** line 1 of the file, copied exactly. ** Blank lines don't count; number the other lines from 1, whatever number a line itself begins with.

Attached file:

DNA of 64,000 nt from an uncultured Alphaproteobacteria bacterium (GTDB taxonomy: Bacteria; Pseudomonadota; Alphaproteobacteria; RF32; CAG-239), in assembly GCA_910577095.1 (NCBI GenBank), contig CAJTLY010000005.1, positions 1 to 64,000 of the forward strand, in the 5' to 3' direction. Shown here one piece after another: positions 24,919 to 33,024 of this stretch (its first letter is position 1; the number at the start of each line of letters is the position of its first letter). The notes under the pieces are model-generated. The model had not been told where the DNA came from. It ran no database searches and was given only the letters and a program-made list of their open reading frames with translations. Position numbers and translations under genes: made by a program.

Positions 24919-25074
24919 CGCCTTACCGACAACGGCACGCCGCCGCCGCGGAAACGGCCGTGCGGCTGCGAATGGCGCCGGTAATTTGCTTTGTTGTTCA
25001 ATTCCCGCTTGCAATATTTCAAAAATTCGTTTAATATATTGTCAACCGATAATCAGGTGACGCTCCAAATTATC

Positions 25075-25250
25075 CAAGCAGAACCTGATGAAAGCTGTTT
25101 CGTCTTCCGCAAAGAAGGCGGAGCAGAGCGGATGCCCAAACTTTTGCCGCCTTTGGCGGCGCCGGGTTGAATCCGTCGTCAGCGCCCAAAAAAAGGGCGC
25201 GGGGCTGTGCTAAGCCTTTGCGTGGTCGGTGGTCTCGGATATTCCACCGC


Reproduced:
DNA of 64,000 nt from an uncultured Alphaproteobacteria bacterium (GTDB taxonomy: Bacteria; Pseudomonadota; Alphaproteobacteria; RF32; CAG-239), in assembly GCA_910577095.1 (NCBI GenBank), contig CAJTLY010000005.1, positions 1 to 64,000 of the forward strand, in the 5' to 3' direction. Shown here one piece after another: positions 24,919 to 33,024 of this stretch (its first letter is position 1; the number at the start of each line of letters is the position of its first letter). The notes under the pieces are model-generated. The model had not been told where the DNA came from. It ran no database searches and was given only the letters and a program-made list of their open reading frames with translations. Position numbers and translations under genes: made by a program.